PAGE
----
This last week LGBTQA people around the country and beyond celebrated National Coming Out Day. Many friends posted with pride (pun intended) the stories of their coming out to family and friends. Then, another friend talked about the day when he officially changed his name from the one he was given, to the name of his heart. And I was moved by both.
These readings made me explore my own role in National Coming Out Day. I am a pastor of an ONA church. A church that welcomes LGBTQA people in full participation without question. Really. We do. I encourage others to boldly be who God made them and to celebrate the love that they have for others – which comes directly from God. I also fit into the LGBTQA community because I am a woman married to a woman. The odd part about that for me is that I had never been with a man before, and I suspect, if anything should happen in to my wife, I would start dating men again. But maybe not. I don’t necessarily identify fully as a lesbian. I am not bi either. Neither am I straight. What am I then?
I am Anissa: Wife of my spouse, daughter of my mother and father, sister of a departed brother and beloved child of God.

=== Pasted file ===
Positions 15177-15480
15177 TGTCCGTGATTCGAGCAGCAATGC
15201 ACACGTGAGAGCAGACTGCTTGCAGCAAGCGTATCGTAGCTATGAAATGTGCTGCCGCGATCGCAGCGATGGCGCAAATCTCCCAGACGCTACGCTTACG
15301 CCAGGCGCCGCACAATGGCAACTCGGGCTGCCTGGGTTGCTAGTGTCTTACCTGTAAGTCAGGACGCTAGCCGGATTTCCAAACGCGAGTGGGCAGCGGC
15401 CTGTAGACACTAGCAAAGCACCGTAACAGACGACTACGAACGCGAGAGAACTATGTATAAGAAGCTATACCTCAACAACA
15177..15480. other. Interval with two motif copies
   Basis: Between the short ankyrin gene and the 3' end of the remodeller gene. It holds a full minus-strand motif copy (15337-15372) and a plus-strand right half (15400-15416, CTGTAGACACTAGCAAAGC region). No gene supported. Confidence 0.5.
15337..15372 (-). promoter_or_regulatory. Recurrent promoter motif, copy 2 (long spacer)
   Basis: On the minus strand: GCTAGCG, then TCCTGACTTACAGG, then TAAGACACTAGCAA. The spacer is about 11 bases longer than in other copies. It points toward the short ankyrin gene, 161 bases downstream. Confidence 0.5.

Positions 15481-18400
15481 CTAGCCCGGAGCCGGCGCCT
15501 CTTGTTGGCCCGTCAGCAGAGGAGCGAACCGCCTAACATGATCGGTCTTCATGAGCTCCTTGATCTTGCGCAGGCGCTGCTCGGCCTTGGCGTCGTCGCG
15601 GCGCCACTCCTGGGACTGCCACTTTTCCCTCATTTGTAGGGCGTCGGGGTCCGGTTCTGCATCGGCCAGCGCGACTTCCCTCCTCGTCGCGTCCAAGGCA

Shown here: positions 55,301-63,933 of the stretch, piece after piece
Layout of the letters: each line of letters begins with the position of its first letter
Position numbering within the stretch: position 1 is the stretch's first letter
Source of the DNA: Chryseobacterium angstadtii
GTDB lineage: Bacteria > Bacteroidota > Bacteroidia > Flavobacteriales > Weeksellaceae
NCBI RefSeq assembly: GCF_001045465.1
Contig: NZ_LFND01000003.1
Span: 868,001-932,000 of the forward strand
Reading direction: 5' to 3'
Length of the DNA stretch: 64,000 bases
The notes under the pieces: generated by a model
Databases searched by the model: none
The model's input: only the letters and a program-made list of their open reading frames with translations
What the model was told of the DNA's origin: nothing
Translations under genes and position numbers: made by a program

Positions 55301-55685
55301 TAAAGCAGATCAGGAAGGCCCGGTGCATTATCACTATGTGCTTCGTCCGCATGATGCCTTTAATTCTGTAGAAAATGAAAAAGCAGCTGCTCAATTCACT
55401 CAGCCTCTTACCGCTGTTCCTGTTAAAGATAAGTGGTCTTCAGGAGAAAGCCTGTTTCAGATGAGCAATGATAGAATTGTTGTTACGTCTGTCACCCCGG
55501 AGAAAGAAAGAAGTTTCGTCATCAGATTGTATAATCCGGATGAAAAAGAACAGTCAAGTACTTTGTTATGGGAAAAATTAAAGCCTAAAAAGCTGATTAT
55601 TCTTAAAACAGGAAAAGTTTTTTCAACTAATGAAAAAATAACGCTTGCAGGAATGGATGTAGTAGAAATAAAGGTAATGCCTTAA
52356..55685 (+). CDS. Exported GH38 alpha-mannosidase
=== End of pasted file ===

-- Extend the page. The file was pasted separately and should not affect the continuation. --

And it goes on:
In celebration of this National Coming Out Day, I encourage all to come out as exactly who they are. I was blessed to grow up in a family that accepts and celebrates the unique people within it. As a pastor, seeing all the pain and hurt in the world, I have realized how lucky I am to have that family and not some others. But where I live now, I sometimes find it difficult to be myself. Instead I feel judged for the ways that I don’t fit, rather than for the uniqueness that I bring to the table.
National Coming Out Day is not just for LGBTQA people. It is about all of us who remain in closets – either ones that we build for ourselves or ones that were built for us. Those closets have many names and are painted many different colors. They may even be beautiful, but they are still ways that we hide ourselves from world because we are not confident of acceptance and appreciation for being our authentic selves. Come out – named and loved by God.
My job is to remind you that people will and do celebrate the effort it takes to come out of our closets. We may struggle to find our way, but the Holy is always reaching out to affirm, hold up and celebrate the best and help us through the worst of who we are.
I hope we can all remember – gay, straight or somewhere in between – that we are called out of the closet into the light of the world so that the Holy may move through us and help illuminate the paths of others still struggling to find their way.